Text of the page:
How’s it going? Enjoying the Olympics? I think it’s very noble of you to support the International Olympic Committee’s goal of “building a better world through sport”. That was your reason for getting involved as an Olympic sponsor for the first time, right? I mean, your decision couldn’t possibly have had anything to do with the $500 million you’ll rake in through extra sales this year alone on the back of that sponsorship, could it?
Most of this is built on your “Thank you mum” campaign which tells us you are a “proud sponsor of mums” and which also brings me to my point: What about dads? You’ll have to forgive me, but as a single parent of two little girls it rather pisses me off that so many people’s default opinion seems to be that as a man, my involvement in their lives must be minimal (I assure you it’s anything but) yet your adverts perpetuate that lazy stereotype.
Paula Radcliffe has been one of the stars of your campaign in this country (I know you’re using the same playbook all over the world). Unfortunately she’s had to withdraw from this Olympics due to injury but she was always an ironic choice for you. Why? Well because her father Peter has played a key part in her success. It was by joining him on his marathon-training runs that she became involved in the sport in the first place and he went on to chair the athletics club of which she is a member.
Victoria Pendleton’s mum Pauline also features in your campaign. Predictably there’s no mention of her dad Max though, despite the fact it was his interest in cycling which influenced
when she was a youngster. He used to take her out training, riding ahead of her and making her catch him up thereby laying the foundations which helped her win gold in Victoria four years ago. Beijing
I take nothing a way from Pendleton’s and Radcliffe’s mums but can you please explain to me why their dads are not also worthy of your pride and sponsorship? Can you see how the reality is so at odds with and so undermines your out-dated narrative of mums being the only ones to raise families and therefore Olympians? Can you understand how the exclusion of these dads from your adverts only serves to reinforce the stereotype that allows people to assume I have such a small role in my daughters’ lives?
After she won bronze in the 400m freestyle yesterday, Rebecca Adlington thanked her whole family for being supportive and said that her dad cries more than her mum. Blimey. Could that be because, amazingly enough, us fathers can invest as much time and emotion in our children as their mothers? Talking of swimming, let’s not forget Adlington’s interviewer: Sharron Davies, a silver medallist in
. I bet you can guess where I’m going with this but who do you think was her coach? Yup, you guessed it: her dad, Terry. Moscow
I could go on and on listing fathers who’ve been heavily involved in raising, inspiring and supporting their Olympian children but we’d all get a bit bored, so let me finish with the IOC’s Sportsman of the Century the shy, humble Carl Lewis. His parents ran an athletics club in his home city of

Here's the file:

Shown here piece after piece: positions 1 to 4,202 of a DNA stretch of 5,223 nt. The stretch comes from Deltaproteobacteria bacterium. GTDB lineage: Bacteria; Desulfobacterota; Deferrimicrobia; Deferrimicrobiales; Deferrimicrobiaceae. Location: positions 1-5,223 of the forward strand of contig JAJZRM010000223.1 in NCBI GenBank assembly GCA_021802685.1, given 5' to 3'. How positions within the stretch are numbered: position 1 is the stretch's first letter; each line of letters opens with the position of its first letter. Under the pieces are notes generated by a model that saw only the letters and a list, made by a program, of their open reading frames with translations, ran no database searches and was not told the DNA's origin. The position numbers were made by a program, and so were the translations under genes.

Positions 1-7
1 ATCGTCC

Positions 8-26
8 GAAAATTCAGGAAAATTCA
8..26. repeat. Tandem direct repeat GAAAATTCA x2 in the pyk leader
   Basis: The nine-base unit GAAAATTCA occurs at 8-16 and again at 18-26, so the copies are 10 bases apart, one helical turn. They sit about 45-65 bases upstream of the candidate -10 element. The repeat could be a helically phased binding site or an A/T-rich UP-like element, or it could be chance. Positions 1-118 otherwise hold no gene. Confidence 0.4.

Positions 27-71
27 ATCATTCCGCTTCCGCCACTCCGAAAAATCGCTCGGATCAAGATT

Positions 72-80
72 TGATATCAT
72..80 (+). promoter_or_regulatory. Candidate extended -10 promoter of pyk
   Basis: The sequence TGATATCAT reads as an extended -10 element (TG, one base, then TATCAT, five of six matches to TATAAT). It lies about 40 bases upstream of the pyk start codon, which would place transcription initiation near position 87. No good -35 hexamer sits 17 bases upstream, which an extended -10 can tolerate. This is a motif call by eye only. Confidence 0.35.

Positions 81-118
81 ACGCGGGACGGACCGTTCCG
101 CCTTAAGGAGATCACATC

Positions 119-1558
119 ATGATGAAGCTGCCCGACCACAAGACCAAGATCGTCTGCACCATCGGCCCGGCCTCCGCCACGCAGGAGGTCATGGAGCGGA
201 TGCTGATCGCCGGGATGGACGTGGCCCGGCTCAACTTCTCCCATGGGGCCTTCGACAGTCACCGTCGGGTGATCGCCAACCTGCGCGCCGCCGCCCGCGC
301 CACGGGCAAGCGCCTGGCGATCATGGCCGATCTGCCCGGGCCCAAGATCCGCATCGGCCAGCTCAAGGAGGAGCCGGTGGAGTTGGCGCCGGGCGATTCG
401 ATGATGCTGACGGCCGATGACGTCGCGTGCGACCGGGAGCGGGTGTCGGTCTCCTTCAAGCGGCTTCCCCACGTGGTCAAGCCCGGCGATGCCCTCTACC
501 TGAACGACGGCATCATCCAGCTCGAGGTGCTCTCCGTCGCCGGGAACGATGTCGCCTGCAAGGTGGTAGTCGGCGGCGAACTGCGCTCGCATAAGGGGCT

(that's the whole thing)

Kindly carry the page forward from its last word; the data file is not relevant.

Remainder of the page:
which proved highly influential on both him and his sister Carol (who won long jump bronze at the 1983 World Athletics Championships). But here’s the thing, who was Lewis’ first coach? His dad, William. Birmingham, Alabama
(Incidentally, don’t worry, I know the National Lottery has pulled the same shit with their recent “Life Changing” advert – young girl running down beach becomes young woman dancing with man. Man-in-question then seems to disappear (having got woman pregnant) leaving woman to raise daughter and watch with pride as daughter wins Olympic gold in running. All thanks to mum and Lottery funding but not dad of course. Dear Camelot, I refer you to my previous comments.)
Yet by dismissing the role fathers have to play in families you aren’t just perpetuating the stereotype that men aren’t really important to the upbringing of children you’re also supporting the idea that they don’t need to be; that childcare, washing clothes, washing dishes, ironing and cleaning are what wives/mothers/women are for. Let’s take your current campaign for Fairy washing up liquid which tells us that: “It takes lots of dishes and lots of washing up for mum to build an athlete.”
You’ll have to forgive me again here, but are you guys for fucking real? Who does your advertising; Sterling Cooper? I know we’re in the year of the Queen’s Diamond Jubilee and there’s a vogue for retro branding but that doesn’t mean you have to employ attitudes from the 1950s as well. All that your Fairy advert does is reinforce the idea that domestic chores are the sole responsibility of women, something which has been used to hold that section of society back for generations and continues to restrict women’s opportunities in the workplace.
|They don't make 'em like they used to! Oh, hang on...|
I know that one of the basic rules of advertising is that you shouldn’t try and appeal to everyone because broad generalisations get through to no one but would you run a campaign with the tagline “proud sponsor of men” or “proud sponsor of heterosexuals” or “proud sponsor of white people”? Maybe you would, but I somehow doubt it and we all know why.
Both fathers and mothers from your target market (ie the world) will be watching the Olympics with hope, nervousness but most of all pride as their children compete. Isn't that the time when generalisations are OK and you should become the proud sponsor of parents or, perhaps, families not just mums? And while we’re at it, isn’t it also time to dispense with the tiresome out-dated stereotypes?